With warm weather days as early as February, the spring allergy season has already started. But people with allergies can breathe easy this spring if they are aware of some key survival techniques.
Spring allergy symptoms include:
• Runny nose
• Watery eyes
• Itchy eyes and nose
• Dark circles under eyes
Medications to treat allergy symptoms:
• Antihistamines control itching, sneezing and runny nose. Over-the-counter antihistamines include Claritin, Zyrtec and Benadryl. Prescription antihistamines are Allegra, Xyzal and Lodrane. *Note- many over-the-counter medicines may cause drowsiness
• Nasal steroid sprays control itching, sneezing, runny nose, and congestion. Nasal corticosteroids are the strongest medications available for the preventive treatment of nasal allergies.
• Other medications include eye drops, Singulair and anti-inflammatories.
Spring allergy avoidance:
• Postpone outdoor activities until later in the morning. Pollen counts are usually highest between 5 and 10 a.m.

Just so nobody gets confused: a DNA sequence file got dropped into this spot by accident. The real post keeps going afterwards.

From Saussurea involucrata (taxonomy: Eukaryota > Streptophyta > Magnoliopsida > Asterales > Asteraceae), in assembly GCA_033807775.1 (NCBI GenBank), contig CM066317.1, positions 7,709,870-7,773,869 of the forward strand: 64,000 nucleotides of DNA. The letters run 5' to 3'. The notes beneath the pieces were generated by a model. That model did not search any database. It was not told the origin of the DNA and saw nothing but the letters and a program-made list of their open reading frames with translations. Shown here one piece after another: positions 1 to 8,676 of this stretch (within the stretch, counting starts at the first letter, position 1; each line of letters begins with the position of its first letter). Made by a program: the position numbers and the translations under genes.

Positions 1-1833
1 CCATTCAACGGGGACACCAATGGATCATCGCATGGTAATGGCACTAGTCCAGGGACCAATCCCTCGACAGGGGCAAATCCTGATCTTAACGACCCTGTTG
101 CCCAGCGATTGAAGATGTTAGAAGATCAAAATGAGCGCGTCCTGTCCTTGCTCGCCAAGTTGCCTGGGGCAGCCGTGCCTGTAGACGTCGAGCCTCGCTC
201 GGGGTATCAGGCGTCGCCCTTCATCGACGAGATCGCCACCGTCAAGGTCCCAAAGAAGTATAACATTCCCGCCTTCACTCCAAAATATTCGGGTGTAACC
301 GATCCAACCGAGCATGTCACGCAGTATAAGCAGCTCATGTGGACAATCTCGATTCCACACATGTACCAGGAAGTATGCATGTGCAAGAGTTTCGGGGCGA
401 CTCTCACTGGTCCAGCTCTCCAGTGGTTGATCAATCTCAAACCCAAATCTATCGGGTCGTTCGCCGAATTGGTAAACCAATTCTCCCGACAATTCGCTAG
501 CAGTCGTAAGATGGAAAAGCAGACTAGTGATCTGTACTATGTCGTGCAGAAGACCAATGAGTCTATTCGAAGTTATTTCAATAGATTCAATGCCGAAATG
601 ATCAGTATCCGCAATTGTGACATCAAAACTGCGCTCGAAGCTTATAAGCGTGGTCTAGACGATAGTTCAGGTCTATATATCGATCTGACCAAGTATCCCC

• Know your local pollen count. Visit caawg.com.
• If possible, use air conditioning instead of having windows opened.
• When traveling by car, have the windows up and the air conditioning on.
• Don’t hang your laundry out to dry. Allergens will collect on them.
• Do not mow the lawn or rake the leaves without a filter mask.
• Wash bedding weekly in hot water.
• Shower and wash your hair every night before going to bed.
A new treatment: allergy drops instead of shots
These drops are new available at the Center for Allergy and Asthma. Allergy drops given under the tongue (or sublingual immunotherapy) are an alternative to allergy shots. They can be effective for seasonal and year-round allergies for children and adults.
Center for Allergy and Asthma of Georgia
Dr. Eugene Hurwitz is the medical director of the Center for Allergy and Asthma of Georgia with offices in Carrollton, Villa Rica, Breman, Newnan, Emory Mid-town, Hiram, Smyrna, Peachtree City and Avenues of Forsyth.